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There are at least three responses to the assertion that God was wrong to command the destruction of entire cities, including women and children:
Some argue that God was wrong to command the destruction of entire cities, including women and children. Here are several relevant passages:
- 15 Moses said to them, “Have you let all the women live? 16 Behold, these, on Balaam's advice, caused the people of Israel to act treacherously against the Lord in the incident of Peor, and so the plague came among the congregation of the Lord. 17 Now therefore, kill every male among the little ones, and kill every woman who has known man by lying with him. 18 But all the young girls who have not known man by lying with him keep alive for yourselves.
- 33 And the Lord our God gave him over to us, and we defeated him and his sons and all his people. 34 And we captured all his cities at that time and devoted to destruction every city, men, women, and children. We left no survivors.
- So the congregation sent 12,000 of their bravest men there and commanded them, “Go and strike the inhabitants of Jabesh-gilead with the edge of the sword; also the women and the little ones.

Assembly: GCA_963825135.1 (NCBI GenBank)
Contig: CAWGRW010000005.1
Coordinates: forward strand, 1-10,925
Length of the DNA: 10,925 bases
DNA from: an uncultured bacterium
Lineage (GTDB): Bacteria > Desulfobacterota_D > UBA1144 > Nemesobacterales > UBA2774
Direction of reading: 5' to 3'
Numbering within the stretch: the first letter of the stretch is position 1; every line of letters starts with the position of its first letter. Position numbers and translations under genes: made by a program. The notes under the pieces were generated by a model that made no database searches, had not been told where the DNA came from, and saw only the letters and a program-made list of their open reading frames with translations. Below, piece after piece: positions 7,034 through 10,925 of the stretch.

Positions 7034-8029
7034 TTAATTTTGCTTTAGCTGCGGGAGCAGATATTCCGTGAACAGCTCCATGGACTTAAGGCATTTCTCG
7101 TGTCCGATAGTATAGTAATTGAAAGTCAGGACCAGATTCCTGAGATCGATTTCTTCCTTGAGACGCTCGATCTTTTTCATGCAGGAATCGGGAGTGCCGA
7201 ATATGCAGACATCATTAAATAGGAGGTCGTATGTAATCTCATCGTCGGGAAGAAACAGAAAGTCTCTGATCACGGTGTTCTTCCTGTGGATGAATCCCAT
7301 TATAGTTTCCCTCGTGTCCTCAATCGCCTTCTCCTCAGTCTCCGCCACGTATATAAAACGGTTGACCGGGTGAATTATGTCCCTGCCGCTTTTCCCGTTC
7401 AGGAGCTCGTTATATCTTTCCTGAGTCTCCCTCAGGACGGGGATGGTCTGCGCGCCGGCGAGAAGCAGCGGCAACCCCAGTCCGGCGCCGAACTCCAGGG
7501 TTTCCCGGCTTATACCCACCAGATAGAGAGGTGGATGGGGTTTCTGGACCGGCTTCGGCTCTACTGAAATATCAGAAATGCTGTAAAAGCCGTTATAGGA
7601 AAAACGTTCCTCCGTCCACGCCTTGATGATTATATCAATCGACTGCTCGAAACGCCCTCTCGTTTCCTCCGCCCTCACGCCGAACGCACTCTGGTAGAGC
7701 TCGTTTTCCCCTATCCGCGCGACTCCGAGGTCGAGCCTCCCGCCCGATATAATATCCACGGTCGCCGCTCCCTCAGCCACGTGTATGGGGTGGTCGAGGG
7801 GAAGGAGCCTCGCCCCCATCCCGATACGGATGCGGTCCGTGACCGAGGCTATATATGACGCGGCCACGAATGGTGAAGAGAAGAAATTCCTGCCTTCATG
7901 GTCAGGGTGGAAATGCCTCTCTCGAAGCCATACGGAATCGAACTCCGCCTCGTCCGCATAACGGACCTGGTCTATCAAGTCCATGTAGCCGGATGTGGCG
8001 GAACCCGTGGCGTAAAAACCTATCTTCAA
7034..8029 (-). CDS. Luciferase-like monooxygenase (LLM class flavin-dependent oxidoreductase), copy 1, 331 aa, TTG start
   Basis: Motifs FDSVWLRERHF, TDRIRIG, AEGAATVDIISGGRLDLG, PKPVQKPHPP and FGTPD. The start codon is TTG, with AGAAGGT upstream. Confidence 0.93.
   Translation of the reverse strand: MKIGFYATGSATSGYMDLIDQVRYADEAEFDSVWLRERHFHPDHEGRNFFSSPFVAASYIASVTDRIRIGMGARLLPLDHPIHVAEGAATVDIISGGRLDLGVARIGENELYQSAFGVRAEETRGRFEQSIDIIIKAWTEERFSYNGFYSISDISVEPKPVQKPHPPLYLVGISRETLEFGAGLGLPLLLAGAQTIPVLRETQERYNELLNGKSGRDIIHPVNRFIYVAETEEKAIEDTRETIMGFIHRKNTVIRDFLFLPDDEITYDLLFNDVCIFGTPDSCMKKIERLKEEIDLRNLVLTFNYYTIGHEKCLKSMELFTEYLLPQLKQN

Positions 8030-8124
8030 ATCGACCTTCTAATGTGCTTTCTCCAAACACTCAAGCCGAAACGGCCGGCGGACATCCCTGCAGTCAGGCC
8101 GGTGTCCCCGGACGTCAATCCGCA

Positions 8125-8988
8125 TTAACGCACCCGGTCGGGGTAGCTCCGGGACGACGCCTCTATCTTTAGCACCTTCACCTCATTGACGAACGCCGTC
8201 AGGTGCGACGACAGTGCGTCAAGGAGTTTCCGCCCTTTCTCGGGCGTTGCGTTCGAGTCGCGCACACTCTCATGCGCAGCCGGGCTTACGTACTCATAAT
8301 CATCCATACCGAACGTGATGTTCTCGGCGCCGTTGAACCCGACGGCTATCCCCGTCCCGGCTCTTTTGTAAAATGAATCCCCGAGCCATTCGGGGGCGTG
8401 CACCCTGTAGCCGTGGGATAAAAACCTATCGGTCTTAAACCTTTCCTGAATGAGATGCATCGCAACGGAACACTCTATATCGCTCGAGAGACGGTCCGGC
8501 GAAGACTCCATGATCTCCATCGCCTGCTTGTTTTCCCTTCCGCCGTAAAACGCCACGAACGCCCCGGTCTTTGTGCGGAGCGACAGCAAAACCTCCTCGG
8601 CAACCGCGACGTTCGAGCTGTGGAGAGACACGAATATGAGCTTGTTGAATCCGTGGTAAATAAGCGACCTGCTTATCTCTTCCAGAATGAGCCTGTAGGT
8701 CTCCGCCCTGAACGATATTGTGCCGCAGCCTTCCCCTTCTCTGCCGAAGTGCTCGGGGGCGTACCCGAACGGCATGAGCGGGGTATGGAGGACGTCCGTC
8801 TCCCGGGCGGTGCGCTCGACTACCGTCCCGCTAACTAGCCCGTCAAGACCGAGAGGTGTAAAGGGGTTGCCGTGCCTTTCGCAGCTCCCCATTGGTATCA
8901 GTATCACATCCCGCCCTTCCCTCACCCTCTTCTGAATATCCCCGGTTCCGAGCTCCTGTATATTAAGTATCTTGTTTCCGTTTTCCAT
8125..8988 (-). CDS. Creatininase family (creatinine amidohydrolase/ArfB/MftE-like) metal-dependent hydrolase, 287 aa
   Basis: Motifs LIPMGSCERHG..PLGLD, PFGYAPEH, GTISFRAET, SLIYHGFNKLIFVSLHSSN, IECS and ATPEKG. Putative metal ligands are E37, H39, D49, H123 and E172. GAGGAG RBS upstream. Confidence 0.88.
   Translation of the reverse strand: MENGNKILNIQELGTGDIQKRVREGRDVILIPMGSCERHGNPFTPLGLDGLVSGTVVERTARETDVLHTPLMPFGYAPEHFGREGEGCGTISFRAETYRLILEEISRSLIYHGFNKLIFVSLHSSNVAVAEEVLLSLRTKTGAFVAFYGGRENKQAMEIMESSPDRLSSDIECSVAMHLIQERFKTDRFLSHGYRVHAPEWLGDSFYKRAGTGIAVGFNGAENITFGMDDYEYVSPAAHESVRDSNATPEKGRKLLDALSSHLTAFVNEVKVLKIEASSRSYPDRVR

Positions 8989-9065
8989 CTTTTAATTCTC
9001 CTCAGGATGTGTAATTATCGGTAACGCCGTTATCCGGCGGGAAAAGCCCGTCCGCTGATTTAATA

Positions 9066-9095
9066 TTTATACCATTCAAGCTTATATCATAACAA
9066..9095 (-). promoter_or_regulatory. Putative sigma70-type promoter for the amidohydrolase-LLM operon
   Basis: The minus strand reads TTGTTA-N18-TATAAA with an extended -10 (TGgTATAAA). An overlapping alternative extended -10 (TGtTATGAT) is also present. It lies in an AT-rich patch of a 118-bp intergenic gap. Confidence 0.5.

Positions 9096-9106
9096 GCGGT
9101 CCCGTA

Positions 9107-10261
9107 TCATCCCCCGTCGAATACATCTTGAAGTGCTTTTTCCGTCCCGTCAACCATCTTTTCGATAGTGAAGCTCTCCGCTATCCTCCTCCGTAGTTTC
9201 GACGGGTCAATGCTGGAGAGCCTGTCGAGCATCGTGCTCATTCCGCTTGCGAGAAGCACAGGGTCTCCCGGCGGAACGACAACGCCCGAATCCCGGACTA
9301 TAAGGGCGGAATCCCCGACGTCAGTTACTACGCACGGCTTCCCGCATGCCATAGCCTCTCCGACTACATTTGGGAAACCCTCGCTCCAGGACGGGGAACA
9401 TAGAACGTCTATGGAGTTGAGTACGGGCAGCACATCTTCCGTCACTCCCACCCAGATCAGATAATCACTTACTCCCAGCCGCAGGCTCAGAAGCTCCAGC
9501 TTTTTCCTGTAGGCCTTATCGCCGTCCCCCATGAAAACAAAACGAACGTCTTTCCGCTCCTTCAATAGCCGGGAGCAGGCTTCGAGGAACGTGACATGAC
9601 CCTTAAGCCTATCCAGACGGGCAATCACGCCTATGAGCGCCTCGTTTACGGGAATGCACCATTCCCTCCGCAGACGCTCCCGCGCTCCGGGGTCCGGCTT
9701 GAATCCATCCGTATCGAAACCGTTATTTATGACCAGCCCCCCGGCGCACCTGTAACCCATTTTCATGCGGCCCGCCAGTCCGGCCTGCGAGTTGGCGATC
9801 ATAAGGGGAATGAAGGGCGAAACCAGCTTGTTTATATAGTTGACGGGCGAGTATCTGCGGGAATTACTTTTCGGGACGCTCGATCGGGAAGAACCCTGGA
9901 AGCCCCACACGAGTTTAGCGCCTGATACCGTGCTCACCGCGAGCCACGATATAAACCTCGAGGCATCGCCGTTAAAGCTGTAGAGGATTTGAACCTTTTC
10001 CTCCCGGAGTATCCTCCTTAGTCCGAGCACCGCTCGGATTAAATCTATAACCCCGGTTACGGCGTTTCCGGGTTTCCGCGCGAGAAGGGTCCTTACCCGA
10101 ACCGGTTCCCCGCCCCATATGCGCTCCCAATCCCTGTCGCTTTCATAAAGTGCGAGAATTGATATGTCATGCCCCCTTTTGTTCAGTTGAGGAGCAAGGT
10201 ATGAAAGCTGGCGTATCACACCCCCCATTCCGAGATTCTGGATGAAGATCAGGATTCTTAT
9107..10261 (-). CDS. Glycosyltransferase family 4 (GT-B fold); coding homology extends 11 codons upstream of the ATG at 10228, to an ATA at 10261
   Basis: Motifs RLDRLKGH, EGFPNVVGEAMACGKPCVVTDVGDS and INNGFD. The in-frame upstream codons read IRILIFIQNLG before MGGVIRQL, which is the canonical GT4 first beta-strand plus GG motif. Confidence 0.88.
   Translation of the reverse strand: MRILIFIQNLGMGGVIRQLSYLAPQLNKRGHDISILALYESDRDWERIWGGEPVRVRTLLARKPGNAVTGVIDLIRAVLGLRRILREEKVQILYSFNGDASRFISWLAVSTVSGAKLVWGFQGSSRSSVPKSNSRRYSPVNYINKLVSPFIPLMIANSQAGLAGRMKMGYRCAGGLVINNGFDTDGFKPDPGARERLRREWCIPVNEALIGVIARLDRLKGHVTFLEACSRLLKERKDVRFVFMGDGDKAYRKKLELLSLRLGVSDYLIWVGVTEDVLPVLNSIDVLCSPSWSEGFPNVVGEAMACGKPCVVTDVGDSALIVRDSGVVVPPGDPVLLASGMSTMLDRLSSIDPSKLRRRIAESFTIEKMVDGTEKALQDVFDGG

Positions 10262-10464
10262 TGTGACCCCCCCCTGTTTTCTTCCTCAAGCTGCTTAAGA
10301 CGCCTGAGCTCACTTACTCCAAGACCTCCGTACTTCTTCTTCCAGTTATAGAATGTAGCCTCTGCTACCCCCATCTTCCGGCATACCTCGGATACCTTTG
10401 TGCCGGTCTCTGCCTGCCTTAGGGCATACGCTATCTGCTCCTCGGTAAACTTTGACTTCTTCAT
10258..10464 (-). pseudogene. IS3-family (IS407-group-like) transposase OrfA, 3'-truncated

1 Samuel 15:2-3
- 2 Thus says the Lord of hosts, "I have noted what Amalek did to Israel in opposing them on the way when they came up out of Egypt. 3 Now go and strike Amalek and devote to destruction all that they have. Do not spare them, but kill both man and woman, child and infant, ox and sheep, camel and donkey."
There are at least three different answers we can provide for those who claim that God was wrong in ordering the destruction of entire cities, including women and children.
This means that every human being deserves punishment, death, and hell, including women and children, who are also guilty of sin before God. Although women and children sometimes appear to be innocent by human standards, they are simply guilty of sin and deserving of God's wrath from God's perspective.
Therefore, when God commanded the death of everyone in an entire city, that death is what those people ultimately deserved in the first place. God's command simply resulted in an earlier death and punishment for those people.
Throughout history, Israel struggled much with temptation and idolatry from other nations, which oftentimes led Israel into grievous sin (for which God oftentimes punished them with death).
When God commanded the destruction of entire cities, one of the purposes was to keep Israel, His chosen people, pure from temptation and idolatry. If Israel had left these cities intact, it would have been tempted and drawn away from purity in worship and serving God.
When a non-Christian argues that God is wrong because of something He did or commanded, we should ask this person, "By what objective moral standard do you judge God's actions to be wrong?"
Those with secular worldviews do not have such an objective moral standard. They can really only steal the biblical worldview's objective moral standard, which invalidates their argument in the first place.